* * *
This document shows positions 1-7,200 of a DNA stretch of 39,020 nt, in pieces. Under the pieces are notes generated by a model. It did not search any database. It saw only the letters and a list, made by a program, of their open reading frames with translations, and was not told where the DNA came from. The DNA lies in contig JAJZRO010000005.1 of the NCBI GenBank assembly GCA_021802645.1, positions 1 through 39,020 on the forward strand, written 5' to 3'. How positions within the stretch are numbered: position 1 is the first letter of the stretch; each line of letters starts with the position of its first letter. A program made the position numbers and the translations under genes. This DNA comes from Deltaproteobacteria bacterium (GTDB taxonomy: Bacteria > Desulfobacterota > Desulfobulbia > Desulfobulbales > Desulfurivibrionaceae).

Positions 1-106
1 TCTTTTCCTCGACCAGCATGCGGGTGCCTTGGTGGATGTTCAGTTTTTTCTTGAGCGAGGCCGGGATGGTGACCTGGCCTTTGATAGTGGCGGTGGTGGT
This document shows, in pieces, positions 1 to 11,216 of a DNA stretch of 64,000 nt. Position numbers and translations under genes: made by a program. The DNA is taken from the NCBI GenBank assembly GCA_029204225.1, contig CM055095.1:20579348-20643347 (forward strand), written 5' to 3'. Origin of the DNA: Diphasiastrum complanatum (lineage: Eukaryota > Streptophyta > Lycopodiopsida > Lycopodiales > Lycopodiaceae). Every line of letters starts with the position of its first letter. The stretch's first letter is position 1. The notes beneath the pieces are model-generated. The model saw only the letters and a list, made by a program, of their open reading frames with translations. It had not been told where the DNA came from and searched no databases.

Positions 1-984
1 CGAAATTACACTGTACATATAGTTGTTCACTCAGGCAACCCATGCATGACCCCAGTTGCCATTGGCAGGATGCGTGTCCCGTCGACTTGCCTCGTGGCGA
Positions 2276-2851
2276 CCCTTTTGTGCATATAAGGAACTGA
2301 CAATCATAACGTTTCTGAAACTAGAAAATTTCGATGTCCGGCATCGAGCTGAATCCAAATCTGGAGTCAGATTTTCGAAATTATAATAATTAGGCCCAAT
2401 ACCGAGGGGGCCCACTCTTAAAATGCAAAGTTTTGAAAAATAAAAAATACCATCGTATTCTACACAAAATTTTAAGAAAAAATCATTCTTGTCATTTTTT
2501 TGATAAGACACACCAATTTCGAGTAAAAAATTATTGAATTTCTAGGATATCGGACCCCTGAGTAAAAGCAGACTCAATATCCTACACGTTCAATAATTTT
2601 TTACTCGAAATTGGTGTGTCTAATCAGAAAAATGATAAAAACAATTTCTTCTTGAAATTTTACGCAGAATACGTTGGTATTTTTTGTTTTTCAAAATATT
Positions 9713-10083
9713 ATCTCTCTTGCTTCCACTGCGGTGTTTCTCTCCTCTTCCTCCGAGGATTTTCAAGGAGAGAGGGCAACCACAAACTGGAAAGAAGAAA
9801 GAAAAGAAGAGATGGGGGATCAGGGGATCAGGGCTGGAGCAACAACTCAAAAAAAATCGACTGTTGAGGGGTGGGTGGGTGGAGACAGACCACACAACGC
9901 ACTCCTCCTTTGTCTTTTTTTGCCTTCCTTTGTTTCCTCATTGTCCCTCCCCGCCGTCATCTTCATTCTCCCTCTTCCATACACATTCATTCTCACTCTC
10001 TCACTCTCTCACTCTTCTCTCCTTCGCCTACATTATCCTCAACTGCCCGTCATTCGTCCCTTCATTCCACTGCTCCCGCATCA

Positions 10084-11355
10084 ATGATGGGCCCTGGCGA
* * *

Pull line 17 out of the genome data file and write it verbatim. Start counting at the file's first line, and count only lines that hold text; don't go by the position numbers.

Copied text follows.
10001 TCACTCTCTCACTCTTCTCTCCTTCGCCTACATTATCCTCAACTGCCCGTCATTCGTCCCTTCATTCCACTGCTCCCGCATCA